17 May 2005 - by Philippe Rekacewicz, UNEP/GRID-Arendal
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Arctic sea routes - Northern sea route and Northwest passage Arctic sea routes - Northern sea route and Northwest passage
Sea routes along the edges of the Arctic ocean, or rather along the coasts of Northern Canada and Russia, holds potential for decreasing the number of days in shipping goods from the Pacific to Atlantic coasts in Europe and North America, and vice versa. In addition, this could provide a means to transport natural resources, such as oil and gas, extracted in the Arctic. Currently these routes have not been possible to use this, due to the ice con...
13 Feb 2006 - by Hugo Ahlenius, UNEP/GRID-Arendal
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Malaria risk and climate change Malaria risk and climate change
Plasmodium vivax, with the Anopheles mosquito as a vector, is an organism causing malaria. The main climate factors that have bearing on the malarial transmission potential of the mosquito population are temperature and precipitation.
17 May 2005 - by UNEP/GRID-Arendal
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Freshwater stress and risk Freshwater stress and risk
One study suggests that although global water conditions may worsen by 2025 due to population pressure, climate change could have a net positive impact on global water resources. NB! Note that other studies indicate that with present consumption patterns, 2 of every 3 persons on Earth will experience water stress by 2025. The diagram on the left side shows the result of this particular study, indicating the water availability for the population...
17 May 2005 - by Philippe Rekacewicz, UNEP/GRID-Arendal
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Mining and ore waste Mining and ore waste
Mining waste takes up a great deal of space, blights the landscape and often affects local habitats. By its very nature it can constitute a serious safety hazard. Poor management may allow acidic and metals containing drainage to the environmnent, it can result in contaminated dusts be spread by the wind, and can also pose a physical risk. Indeed, the failure of structures such as dams built to contain mining waste has lead to many accidental sp...
15 Dec 2006 - by Diana Rizzolio
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Arctic sea routes - Northern sea route and Northwest passage Arctic sea routes - Northern sea route and Northwest passage
Sea routes along the edges of the Arctic ocean, or rather along the coasts of Northern Canada and Russia, holds potential for decreasing the number of days in shipping goods from the Pacific to Atlantic coasts in Europe and North America, and vice versa. In addition, this could provide a means to transport natural resources, such as oil and gas, extracted in the Arctic. Currently these routes have not been possible to use this, due to the ice con...
07 Oct 2005 - by Hugo Ahlenius, UNEP/GRID-Arendal
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Mining in the Democratic Republic of Congo Mining in the Democratic Republic of Congo
In the DCR, thousands people earn their living from digging with bare hands and simple shovels to extract ore. They live with the constant risk of exposure to toxic and radioactive substances. Moreover they run a high risk of being buried by a collapsing tunnel, security measures being almost non-existent.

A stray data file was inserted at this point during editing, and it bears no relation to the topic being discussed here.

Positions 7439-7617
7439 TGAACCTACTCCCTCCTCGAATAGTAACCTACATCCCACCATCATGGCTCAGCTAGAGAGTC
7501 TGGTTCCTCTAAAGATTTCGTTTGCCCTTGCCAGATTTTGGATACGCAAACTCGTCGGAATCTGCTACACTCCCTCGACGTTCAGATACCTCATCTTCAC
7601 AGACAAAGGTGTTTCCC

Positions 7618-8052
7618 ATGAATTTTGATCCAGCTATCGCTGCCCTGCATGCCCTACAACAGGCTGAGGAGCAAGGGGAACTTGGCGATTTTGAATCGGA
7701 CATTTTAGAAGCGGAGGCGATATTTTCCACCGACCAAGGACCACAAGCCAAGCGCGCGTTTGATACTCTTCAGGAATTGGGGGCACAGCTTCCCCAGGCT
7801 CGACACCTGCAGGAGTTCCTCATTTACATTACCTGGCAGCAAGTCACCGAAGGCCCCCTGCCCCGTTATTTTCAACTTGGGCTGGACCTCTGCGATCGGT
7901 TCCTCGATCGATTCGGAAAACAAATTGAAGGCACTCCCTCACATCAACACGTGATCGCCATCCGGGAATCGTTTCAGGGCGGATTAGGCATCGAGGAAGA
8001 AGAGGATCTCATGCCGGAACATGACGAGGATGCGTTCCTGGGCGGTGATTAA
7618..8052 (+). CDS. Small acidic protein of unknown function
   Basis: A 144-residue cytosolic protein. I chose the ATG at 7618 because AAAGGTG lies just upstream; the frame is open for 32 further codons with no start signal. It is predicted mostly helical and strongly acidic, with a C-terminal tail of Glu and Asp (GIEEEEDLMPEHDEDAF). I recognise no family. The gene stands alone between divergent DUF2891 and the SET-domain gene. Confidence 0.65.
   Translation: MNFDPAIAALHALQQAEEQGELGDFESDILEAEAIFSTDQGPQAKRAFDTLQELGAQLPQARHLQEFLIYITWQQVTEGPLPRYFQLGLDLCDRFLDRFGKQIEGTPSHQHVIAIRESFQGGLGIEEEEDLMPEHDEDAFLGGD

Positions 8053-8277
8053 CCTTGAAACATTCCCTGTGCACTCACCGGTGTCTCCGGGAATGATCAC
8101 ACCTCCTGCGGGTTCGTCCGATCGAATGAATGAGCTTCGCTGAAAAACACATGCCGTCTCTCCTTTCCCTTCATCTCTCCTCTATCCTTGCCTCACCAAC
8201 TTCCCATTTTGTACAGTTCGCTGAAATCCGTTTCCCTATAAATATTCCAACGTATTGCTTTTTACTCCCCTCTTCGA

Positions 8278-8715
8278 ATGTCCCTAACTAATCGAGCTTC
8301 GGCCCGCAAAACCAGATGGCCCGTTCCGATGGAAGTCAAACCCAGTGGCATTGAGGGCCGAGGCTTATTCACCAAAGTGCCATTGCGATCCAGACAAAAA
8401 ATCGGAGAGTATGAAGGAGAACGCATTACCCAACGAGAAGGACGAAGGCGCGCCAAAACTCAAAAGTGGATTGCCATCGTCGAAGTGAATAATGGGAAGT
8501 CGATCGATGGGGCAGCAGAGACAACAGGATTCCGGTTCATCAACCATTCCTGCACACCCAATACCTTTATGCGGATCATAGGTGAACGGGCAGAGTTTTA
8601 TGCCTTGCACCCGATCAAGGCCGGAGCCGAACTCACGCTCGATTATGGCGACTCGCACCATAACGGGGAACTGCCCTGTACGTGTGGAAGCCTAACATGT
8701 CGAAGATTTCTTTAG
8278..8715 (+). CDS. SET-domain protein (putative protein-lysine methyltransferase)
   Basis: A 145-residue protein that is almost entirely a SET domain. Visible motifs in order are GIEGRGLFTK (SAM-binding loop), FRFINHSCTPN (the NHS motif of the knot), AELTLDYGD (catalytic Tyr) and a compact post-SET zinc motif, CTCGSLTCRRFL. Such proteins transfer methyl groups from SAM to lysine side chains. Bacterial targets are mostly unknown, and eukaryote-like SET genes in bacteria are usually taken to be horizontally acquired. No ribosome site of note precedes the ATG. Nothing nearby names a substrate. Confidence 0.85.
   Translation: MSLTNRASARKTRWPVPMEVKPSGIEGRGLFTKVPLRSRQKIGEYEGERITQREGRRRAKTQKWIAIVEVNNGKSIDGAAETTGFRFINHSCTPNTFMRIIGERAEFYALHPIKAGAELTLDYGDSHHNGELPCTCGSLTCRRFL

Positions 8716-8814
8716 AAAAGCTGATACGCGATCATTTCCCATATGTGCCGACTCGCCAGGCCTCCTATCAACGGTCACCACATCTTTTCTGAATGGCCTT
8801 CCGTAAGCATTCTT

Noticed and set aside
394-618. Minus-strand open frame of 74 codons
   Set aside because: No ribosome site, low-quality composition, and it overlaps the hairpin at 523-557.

01 Feb 2006 - by Emmanuelle Bournay, UNEP/GRID-Arendal
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Typology of Hazards Typology of Hazards
With growing population and infrastructures the world’s exposure to natural hazards is inevitably increasing. This is particularly true as the strongest population growth is located in coastal areas (with greater exposure to floods, cyclones and tidal waves). To make matters worse any land remaining available for urban growth is generally risk-prone, for instance flood plains or steep slopes subject to landslides. The statistics in the graph opp...
01 Feb 2006 - by Emmanuelle Bournay, UNEP/GRID-Arendal
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Economies at risk - disasters, poverty and agricultural dependence Economies at risk - disasters, poverty and agricultural dependence
Natural disasters and conflict disrupts the livelihoods and financial stability of countries, and the people. A high dependence on agriculture signifies a high sensitivity to changes in the environment, such as drought and floods. This map highlights countries with high shares of agrilculture, and also countries with high incidence of poverty, another factor in assessing the vulernability of rural population.
07 Nov 2006 - by Emmanuelle Bournay, UNEP/GRID-Arendal
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Trends in natural disasters Trends in natural disasters
With growing population and infrastructures the world’s exposure to natural hazards is inevitably increasing. This is particularly true as the strongest population growth is located in coastal areas (with greater exposure to floods, cyclones and tidal waves). To make matters worse any land remaining available for urban growth is generally risk-prone, for instance flood plains or steep slopes subject to landslides. The statistics in this graphic r...
01 Feb 2006 - by Emmanuelle Bournay, UNEP/GRID-Arendal
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Population density in the Ferghana Valley province Population density in the Ferghana Valley province
Given the importance of agriculture for the whole Ferghana basin, natural resources such as land and water have historically been amongst the most important factor in this regions development. The size of the population depending upon these resources is consequently a key political security, and environmental issue. The Ferghana valley is the most populous area in Central Asia. High population densities increase the risk of depletion of natural r...
31 Oct 2006 - by Viktor Novikov, UNEP/GRID-Arendal